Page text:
Some changes reverse themselves while others persist for a while. An example of a longer-lasting problem is spaceflight-induced neuro-ocular syndrome, which results in near-sightedness and pressure inside the skull. A study of approximately 300 astronauts shows near-sightedness affects about 60 percent of astronauts after long missions on the International Space Station (ISS) and more than 25 percent after spaceflights of only a few weeks.
Another long-term change could be the decreased ability of cerebrospinal fluid to clear waste products from the brain, Seidler says. That’s because compressing the brain also compresses its waste-removing glymphatic pathways, resulting in inflammation, vulnerability to injuries and worsening its overall health.
The effects of long space missions were best demonstrated on astronaut twins Scott and Mark Kelly. This NASA Twins Study showed multiple, perhaps permanent, changes in Scott after his 340-day mission aboard the ISS, compared to Mark, who remained on Earth. The differences included declines in Scott’s speed, accuracy and cognitive abilities that persisted longer than six months after returning to Earth in March 2016.
By the end of 2020, Scott’s cognitive abilities improved, but structural and physiological changes to his eyes still remained, he said in a BBC interview.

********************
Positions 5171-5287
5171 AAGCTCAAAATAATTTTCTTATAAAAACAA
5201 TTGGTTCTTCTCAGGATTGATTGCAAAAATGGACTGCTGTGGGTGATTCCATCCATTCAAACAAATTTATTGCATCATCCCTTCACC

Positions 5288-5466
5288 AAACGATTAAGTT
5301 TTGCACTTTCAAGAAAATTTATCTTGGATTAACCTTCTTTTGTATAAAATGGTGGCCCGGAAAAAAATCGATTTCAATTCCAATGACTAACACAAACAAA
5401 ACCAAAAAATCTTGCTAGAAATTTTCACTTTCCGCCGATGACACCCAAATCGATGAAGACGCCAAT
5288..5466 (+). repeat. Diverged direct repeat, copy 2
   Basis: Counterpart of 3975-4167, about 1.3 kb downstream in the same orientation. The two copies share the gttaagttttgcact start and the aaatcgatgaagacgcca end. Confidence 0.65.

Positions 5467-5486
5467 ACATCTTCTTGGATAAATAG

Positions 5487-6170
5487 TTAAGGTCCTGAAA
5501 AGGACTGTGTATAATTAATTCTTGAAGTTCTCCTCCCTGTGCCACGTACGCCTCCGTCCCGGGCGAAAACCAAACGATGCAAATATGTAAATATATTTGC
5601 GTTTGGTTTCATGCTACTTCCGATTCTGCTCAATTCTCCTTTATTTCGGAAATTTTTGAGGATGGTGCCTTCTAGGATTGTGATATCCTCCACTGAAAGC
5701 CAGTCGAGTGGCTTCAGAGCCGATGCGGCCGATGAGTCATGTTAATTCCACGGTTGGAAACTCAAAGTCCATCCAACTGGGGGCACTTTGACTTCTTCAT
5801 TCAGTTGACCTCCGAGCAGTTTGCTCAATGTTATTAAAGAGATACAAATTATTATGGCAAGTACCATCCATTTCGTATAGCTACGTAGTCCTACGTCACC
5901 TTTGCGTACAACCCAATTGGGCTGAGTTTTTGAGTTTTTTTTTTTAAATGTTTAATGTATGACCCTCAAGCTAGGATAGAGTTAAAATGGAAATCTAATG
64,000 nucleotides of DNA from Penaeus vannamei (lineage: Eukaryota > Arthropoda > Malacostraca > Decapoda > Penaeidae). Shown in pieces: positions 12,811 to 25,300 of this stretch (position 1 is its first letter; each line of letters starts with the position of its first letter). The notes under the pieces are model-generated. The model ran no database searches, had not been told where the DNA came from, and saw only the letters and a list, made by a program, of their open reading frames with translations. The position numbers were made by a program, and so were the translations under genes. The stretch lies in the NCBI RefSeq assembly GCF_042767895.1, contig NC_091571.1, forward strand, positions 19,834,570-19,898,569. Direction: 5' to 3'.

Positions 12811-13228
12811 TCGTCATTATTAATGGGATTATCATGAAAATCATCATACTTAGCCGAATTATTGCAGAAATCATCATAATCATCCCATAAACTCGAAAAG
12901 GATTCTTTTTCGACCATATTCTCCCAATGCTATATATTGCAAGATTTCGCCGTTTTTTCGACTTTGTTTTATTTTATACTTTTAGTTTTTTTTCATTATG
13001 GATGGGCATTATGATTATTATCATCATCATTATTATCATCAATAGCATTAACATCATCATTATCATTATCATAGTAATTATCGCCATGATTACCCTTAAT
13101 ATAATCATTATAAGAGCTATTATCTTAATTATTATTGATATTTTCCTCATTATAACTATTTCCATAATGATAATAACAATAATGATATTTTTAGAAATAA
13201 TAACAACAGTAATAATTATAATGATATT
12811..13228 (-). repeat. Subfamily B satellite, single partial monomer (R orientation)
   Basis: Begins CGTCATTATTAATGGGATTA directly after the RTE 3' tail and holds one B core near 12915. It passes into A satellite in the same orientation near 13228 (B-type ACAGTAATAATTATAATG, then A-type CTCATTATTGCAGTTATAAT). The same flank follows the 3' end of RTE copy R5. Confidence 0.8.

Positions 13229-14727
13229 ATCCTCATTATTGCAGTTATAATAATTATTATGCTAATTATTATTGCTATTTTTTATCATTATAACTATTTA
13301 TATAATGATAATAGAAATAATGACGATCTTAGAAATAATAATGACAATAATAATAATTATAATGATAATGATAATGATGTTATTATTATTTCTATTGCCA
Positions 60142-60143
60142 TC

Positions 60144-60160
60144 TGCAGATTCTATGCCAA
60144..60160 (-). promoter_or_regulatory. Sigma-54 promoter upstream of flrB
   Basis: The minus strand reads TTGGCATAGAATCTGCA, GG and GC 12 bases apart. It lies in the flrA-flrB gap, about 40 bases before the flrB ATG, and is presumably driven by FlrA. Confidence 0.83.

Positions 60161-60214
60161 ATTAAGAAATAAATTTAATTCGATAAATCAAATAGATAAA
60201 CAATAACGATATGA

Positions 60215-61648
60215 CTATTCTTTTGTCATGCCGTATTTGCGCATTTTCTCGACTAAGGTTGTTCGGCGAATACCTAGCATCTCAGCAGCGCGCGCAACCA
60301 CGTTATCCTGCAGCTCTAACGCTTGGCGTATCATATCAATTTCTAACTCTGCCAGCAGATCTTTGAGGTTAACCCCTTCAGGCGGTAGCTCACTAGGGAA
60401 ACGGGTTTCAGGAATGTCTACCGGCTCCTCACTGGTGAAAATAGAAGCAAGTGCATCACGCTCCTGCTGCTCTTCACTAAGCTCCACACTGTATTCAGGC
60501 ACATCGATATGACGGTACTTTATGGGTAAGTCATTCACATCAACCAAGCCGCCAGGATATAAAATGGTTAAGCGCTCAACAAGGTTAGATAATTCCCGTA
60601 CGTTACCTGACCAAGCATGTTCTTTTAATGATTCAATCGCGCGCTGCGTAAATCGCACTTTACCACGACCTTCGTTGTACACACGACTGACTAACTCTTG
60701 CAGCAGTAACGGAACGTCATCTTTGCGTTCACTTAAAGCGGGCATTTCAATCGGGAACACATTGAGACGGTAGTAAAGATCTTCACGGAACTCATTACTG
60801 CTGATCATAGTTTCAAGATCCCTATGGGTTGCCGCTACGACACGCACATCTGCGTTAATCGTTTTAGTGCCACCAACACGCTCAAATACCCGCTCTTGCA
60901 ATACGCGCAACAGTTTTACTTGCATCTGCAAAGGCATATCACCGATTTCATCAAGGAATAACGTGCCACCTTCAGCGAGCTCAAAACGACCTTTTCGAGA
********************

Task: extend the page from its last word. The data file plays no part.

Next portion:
“It seems clear that the upward shift of the brain and compression of the surrounding tissues with ventricular expansion might not be a good thing,” Seidler says. “But, at this point, the long-term consequences to brain health and human performance are not really known.”
NASA astronaut Kate Rubins conducts a session for the Neuromapping investigation.
Staying sharp in space
To investigate how prolonged space travel affects the brain, NASA launched a new initiative called the Complement of Integrated Protocols for Human Exploration Research (CIPHER). “CIPHER investigates how long-duration spaceflight affects both brain structure and function,” says neurobehavioral scientist Mathias Basner at the University of Pennsylvania, a principal investigator for several NASA studies. “Through it, we can find out how the brain adapts to the spaceflight environment and how certain brain regions (behave) differently after – relative to before – the mission.”
To do this, he says, “Astronauts will perform NASA’s cognition test battery before, during and after six- to 12-month missions, and will also perform the same test battery in an MRI scanner before and after the mission. We have to make sure we better understand the functional consequences of spaceflight on the human brain before we can send humans safely to the moon and, especially, to Mars.”
As we go deeper into space, astronauts cognitive and physical functions will be even more important. “A trip to Mars will take about one year…and will introduce long communication delays,” Seidler says. “If you are on that mission and have a problem, it may take eight to 10 minutes for your message to reach mission control, and another eight to 10 minutes for the response to get back to you.” In an emergency situation, that may be too late for the response to matter.